You can check under offer properties however don't rely on this data. These properties haven't completed and the online property portals don't update their current offer prices so the advertised price could be £250,000, but the accepted house price could be £230,000.

For sale
Looking at other properties for sale is not an indication of what your property is currently worth. Asking prices are not always met and the fact that the seller is asking for this amount of money, doesn't mean this is what the property will finally sell for.

Tip for How to negotiate house price - The agent sets the price

The estate agent is employed by the seller to sell the property for them - and it is normally for the highest price possible. So how does the estate agent set the asking price?

  • Current asking prices - the estate agent will look to existing properties on their books and their current asking prices as a benchmark.
  • Sold properties - the estate agent may have sold or have under offer a property close to your property.
  • Competition - the estate agent may have a large number of property buyers on their books ready and waiting for a property like yours. They may use this to set a higher price.
  • Market Fluctuations - house prices as a whole mostly increase, except after major events such as the 2008 crash, however local markets fluctuate and the estate agent should take these fluctuations into consideration.
  • Closed Bids - the estate agent may run a closed bid where the highest offer wins. This may not be the current asking price because buyers place a bid for what the property is worth to them, not what it is actually worth purely so they win the bid.
  • Online Estate Agents - online estate agents such as Purplebricks allow sellers to set their own house price. This may not be based on anything other than what they want to get for the property.

Be aware that just because there is an asking price it doesn't always mean this is what the property price is worth. Neither the estate agent nor the seller can remain unbiased when setting the sale price.



How much under asking price should I offer?

Here are things to consider when working out how much under the asking price you should offer:

  • Too low - going too much below asking price can mean that your alienate the seller. Whilst there are other considerations such as the length of time the seller has been on the market and how desperate they are to sell, often going in too low doesn't get your negotiations off to the best start.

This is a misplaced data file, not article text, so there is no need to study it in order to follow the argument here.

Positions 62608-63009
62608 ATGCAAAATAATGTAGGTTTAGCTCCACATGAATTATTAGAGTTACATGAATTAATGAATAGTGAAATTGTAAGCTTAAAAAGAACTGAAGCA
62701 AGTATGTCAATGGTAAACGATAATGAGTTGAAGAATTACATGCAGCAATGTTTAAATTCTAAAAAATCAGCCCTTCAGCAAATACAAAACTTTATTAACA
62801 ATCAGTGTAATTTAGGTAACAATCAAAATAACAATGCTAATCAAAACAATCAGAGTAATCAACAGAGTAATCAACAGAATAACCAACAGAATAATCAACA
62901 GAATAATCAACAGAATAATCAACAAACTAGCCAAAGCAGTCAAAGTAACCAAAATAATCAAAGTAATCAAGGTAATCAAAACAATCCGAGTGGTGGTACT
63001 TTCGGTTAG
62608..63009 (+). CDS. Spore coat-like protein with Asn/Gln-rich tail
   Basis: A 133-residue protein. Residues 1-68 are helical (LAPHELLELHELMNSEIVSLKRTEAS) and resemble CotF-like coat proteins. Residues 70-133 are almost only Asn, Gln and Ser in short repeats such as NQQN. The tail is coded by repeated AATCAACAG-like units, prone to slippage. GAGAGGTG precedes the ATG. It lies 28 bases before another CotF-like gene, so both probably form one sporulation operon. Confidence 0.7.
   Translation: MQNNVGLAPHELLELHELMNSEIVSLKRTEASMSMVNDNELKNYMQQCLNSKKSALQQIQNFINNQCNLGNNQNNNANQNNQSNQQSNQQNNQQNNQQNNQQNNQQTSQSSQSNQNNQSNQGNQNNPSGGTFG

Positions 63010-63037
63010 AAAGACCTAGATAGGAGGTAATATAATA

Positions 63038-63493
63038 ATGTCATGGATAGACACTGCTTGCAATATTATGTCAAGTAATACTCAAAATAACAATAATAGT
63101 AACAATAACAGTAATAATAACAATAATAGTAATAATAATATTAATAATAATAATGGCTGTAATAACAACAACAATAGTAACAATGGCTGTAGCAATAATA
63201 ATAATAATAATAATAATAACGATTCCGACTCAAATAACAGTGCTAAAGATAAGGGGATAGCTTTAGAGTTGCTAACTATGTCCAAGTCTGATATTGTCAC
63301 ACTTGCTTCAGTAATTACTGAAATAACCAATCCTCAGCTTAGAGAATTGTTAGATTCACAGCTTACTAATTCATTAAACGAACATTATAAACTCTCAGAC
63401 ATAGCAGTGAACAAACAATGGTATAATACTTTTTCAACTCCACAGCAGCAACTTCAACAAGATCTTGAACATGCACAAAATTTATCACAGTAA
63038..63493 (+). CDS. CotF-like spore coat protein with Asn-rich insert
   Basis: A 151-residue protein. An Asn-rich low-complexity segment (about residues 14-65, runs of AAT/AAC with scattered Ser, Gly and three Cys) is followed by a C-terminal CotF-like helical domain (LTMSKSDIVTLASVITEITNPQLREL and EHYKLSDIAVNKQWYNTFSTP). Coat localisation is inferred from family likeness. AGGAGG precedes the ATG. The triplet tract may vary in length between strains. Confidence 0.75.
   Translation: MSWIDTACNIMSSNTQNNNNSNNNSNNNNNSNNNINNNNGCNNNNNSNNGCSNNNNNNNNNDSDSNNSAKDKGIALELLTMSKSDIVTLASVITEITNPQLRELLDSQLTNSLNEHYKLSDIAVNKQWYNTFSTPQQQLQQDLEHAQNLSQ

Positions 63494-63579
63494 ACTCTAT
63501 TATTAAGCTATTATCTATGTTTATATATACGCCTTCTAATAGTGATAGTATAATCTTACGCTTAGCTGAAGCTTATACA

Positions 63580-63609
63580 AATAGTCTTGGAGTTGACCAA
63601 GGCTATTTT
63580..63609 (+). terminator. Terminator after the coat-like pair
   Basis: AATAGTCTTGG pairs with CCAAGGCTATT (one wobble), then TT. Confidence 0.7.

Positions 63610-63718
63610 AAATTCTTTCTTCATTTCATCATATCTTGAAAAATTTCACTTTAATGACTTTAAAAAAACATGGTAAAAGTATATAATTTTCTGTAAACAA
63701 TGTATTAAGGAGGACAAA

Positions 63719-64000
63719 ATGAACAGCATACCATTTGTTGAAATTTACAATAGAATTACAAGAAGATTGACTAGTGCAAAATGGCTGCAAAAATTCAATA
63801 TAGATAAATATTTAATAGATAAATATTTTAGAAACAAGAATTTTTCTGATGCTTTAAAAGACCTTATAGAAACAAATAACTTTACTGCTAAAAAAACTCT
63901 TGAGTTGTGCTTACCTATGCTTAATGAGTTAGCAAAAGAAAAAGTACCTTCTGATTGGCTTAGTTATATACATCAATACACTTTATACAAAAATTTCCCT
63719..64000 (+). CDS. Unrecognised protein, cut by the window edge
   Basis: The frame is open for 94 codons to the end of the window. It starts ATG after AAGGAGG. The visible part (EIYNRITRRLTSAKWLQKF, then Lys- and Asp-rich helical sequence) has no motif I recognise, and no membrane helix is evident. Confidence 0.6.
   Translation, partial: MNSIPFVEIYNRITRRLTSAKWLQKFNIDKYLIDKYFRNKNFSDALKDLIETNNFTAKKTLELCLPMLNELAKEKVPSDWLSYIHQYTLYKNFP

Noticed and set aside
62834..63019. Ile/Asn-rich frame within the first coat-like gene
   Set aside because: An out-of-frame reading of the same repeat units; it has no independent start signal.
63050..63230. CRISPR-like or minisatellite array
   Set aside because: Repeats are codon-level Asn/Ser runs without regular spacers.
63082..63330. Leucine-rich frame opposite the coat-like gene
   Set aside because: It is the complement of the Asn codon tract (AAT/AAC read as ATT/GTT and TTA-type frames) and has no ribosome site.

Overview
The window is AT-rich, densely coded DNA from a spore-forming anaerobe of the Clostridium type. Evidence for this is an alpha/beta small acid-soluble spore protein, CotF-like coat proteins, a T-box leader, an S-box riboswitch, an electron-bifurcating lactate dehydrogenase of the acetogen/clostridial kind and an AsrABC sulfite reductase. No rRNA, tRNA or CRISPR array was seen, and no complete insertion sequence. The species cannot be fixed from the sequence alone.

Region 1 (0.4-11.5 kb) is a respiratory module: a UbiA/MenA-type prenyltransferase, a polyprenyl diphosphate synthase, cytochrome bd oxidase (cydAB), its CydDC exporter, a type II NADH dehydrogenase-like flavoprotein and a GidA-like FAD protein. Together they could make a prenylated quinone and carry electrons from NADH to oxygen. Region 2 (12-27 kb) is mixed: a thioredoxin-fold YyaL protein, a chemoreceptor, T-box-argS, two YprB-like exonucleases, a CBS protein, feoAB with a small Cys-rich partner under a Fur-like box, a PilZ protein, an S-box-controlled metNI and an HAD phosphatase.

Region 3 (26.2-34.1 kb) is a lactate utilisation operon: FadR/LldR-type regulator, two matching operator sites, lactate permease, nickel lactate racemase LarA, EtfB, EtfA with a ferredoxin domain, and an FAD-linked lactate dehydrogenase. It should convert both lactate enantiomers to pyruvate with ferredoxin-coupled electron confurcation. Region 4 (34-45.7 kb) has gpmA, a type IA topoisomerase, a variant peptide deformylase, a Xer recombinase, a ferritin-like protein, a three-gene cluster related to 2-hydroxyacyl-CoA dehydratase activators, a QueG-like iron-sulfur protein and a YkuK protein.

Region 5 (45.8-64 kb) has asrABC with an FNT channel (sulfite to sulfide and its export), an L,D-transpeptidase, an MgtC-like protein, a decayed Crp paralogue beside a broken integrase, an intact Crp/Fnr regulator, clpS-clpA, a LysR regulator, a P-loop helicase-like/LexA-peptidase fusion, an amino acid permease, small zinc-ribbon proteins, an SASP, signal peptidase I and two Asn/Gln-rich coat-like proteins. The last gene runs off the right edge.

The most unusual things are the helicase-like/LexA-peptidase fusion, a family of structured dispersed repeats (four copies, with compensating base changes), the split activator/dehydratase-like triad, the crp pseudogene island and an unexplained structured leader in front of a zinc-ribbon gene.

• Reduction not based on anything - as you'll see below, it helps to explain to the seller why you have offered a bid lower than their asking price - it makes your reason more tangible.
  • Go In at Asking Price - offering what the seller is asking gives you an opportunity to defer negotiating until further into the transaction such as after your survey or mortgage valuation. With so many buyers offering under asking price, it can start your relationship off with the seller on the right foot by offering the asking price.

Unless there is some good reason to do so, you should only ever make an offer that you can afford and that you feel is what it is worth based on your own research.
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Tip for How to negotiate house price - Revised mortgage offer

When buying with a mortgage, if you agree a reduction, whether it is an allowance or a reduction in the house price, you'll need to inform your mortgage lender and they'll need to reissue their mortgage offer to you. This can cause delays if left close to exchange of contracts as it can take 3 to 7 working days to get a mortgage offer revised and returned to your solicitor.


    2

    Negotiating house price after survey

As we highlighted above, the property's value can be affected after the survey through a property defect or the property being undervalued.

House Survey Problems